The Next Level Rac­ing F1GT and mon­i­tor stand

Cross­ing the line in style

PCPOWERPLAY - - Pcpp Hardware & Tech Special - Price $ 699; $ 199 ( mon­i­tor stand) www.pag­ni­an­im­

After­look­ing at ev­ery rea­son­ably priced op­tion, this fairly new prod­uct stands alone. It’s unique in some ex­cit­ing ways, as well look­ing sexy as heck. For me, space is a fac­tor and this has a rel­a­tively nar­row width. The seat isn’t the huge over­sized sort that is so com­mon - it doesn’t have the wide shoul­der sup­ports that look like a real race car seat but you never need sit­ting still. It doesn’t waste space, ei­ther, on big holes for seat­belts be­cause seat­belts on a sim rig is ridicu­lous and we all know that to be true.


The seat is mirac­u­lously com­fort­able. I could se­ri­ously fall asleep in it. But the big prize is that you can po­si­tion things so the seat is ei­ther For­mu­lastyle ly­ing back a bit, or more up­right (the ‘GT’ po­si­tion) with the bum higher off the ground. Fur­ther­more the ped­als can also be set up high, or down low. And you can mix and match, hav­ing, for ex­am­ple, up­right GT seat­ing with For­mula-style pedal place­ment. This po­si­tion is ap­par­ently quite pop­u­lar but for me, as you can see in the pics, it’s For­mula all the way. With the ped­als higher you can ex­ert more pres­sure on them with less ef­fort, and thus have more pre­cise con­trol, while hav­ing the seat bum down and the back more re­clined than it would be in GT style cre­ates more room for your arms, let­ting you bring the wheel closer.

Swap­ping po­si­tions be­tween GT and For­mula isn’t triv­ial, though. While Next Level talks about swap­ping po­si­tions as you please, based on my ex­pe­ri­ence build­ing it all, you re­ally do need to de­cide what you want and keep it that way for­ever. Bolts need to be un­done and ex­tra steel bits put into po­si­tion to swap things around. It would take a good cou­ple of hours to make the change, so screw that.


As with all but the cheap­est cock­pits al­most ev­ery­thing is ad­justable. The re­cline an­gle of the seat can be set just-right, and it sits on run­ners so can move for­ward and back. This, along with the height-ad­justable steer­ing wheel base make it easy to get your hands ex­actly where you want them for per­fect wheel-hold­ing er­gonomics. The wheel base it­self can be set for­wards or back­wards too, and higher or lower, though the fur­ther back you set it, the fur­ther back in turn the mon­i­tor stand must be, as it’s mounted on a com­mon rail just be­hind the wheel mount. For­tu­nately the clos­est wheel stand po­si­tion worked best, mean­ing I could also have the mon­i­tors nice and close too, as they should be.

The pedal base can go to any an­gle or dis­tance, which again is com­mon. It doesn’t look it, but you can vir­tu­ally stand on the top edge of the pedal base and it won’t flex a bit. This was my main con­cern be­fore I bought it go­ing off the pic­tures, but no wor­ries, it’s as solid as can be.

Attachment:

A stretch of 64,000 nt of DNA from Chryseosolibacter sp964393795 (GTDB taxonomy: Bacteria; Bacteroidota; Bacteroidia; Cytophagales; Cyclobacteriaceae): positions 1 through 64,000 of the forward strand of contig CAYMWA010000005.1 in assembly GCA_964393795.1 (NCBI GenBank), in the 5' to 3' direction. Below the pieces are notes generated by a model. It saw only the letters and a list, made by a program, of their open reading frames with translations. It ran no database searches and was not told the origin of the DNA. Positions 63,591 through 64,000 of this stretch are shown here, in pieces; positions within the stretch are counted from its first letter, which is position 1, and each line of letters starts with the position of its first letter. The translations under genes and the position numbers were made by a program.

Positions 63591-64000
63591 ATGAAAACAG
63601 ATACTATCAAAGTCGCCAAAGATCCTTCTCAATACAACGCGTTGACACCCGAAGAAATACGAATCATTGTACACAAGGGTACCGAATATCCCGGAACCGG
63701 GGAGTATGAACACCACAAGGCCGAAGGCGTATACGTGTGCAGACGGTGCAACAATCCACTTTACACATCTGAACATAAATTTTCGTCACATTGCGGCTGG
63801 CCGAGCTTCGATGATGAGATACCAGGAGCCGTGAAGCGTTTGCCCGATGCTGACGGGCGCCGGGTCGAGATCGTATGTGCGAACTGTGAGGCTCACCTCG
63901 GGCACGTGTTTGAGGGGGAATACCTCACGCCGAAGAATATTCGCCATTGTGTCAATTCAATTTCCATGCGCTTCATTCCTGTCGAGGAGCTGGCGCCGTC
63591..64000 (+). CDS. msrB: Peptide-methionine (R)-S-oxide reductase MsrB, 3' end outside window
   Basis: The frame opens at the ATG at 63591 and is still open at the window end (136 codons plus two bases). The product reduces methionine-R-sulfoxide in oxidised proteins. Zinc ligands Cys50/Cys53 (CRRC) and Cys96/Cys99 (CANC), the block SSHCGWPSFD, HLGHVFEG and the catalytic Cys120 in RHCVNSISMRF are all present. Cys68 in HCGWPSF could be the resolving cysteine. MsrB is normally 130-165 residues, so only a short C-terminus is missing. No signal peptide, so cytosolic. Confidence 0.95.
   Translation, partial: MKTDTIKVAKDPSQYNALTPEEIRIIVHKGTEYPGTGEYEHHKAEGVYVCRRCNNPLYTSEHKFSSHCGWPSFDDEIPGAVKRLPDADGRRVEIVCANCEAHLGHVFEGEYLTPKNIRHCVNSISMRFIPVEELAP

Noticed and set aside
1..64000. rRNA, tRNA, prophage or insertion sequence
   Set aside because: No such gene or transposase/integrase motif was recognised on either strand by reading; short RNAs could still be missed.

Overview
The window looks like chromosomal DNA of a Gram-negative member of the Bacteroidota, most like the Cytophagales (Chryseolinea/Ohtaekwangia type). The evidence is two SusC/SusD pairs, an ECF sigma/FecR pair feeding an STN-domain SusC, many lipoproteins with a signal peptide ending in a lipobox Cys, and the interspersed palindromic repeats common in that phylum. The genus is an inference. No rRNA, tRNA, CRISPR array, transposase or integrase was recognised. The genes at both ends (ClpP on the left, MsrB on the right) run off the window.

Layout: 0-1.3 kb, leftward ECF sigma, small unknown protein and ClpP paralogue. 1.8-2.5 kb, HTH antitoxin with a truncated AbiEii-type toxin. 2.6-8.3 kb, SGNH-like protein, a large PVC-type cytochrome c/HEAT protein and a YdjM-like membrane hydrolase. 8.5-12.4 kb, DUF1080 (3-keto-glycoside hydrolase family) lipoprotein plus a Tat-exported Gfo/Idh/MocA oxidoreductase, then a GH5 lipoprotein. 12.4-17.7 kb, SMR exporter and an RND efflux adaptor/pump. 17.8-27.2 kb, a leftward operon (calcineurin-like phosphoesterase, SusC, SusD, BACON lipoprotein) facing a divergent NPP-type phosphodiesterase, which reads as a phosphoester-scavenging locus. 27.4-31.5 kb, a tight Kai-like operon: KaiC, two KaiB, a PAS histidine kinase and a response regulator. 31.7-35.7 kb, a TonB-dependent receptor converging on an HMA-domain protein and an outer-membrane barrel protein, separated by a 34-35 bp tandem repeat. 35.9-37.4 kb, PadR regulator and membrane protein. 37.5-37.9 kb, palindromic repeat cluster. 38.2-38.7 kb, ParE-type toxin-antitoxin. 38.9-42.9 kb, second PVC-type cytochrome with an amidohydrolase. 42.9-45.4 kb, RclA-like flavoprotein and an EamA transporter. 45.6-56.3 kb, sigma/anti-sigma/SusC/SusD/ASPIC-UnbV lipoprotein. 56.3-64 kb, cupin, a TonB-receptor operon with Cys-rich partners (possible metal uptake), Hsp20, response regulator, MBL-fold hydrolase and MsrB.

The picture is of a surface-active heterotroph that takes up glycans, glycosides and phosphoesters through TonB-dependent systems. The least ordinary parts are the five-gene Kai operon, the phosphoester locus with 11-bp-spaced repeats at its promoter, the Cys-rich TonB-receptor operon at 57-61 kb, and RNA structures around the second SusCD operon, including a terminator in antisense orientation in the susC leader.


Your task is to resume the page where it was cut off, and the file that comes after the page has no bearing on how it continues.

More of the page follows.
The frame is ex­cep­tion­ally strong and rigid. That’s the key thing about this rig. I’ve used ones that cost as much and they can flex. Not this model, though. Big heavy steel bars and many thick bolts en­sure to­tal rigid­ity. As a re­sult it’s damn heavy – 43kg all up, and to­gether with the op­tional ex­tra mon­i­tor stand I bought separately the com­bined weight is 55kg. With the bolts done up as tight as pos­si­ble this thing isn’t mov­ing a mil­lime­ter. I dread ever hav­ing to dis­as­sem­ble it if I ever move house…


the big prize is that you can po­si­tion things so the seat is ei­ther For­mula-style ly­ing back a bit, or more up­right (the ‘GT’ po­si­tion)

It’s matched with a mon­i­tor stand that sells for $199 (though is cur­rently bun­dled free with the base!), which has arms to sup­port triples, which I need. That’s well un­der half the price of a triple mon­i­tor stand of the sort sold at Of­fice­works, and again is very sturdy. Ad­just­ing the height of the two out­side mon­i­tors is its Achilles Heel, though. There re­ally isn’t any way to po­si­tion the mon­i­tors other than to twist and bend the sup­port­ing bars un­til things are right, and in my case, use a whole lot of Gaffer tape and bits of heavy left­over pack­ing card­board jammed in places to get it just right.

It also comes with a bolt-on arm to mount a shifter. This, too, mounts on the same rail as the wheel and mon­i­tor stands, which is a poor de­sign be­cause to use the shifter arm the wheel stand and mon­i­tor must then be mounted sev­eral inches fur­ther away from you than you likely want. I don’t use a shifter, but for many this could be a deal breaker.

Apart from that it’s a to­tal win­ner and I ex­pect to be us­ing it for many years. It took me sev­eral hours to as­sem­ble; I wasn’t rush­ing things and the doc­u­men­ta­tion is excellent, and I thor­oughly en­joyed that part of it. It’s un­usual to have to as­sem­ble ev­ery sin­gle bit – there are many parts. Most rigs are sim­pler, but none can match this. Ben Man­sill

This rig can be con­fig­ured in mul­ti­ple seat­ing and pedal po­si­tions

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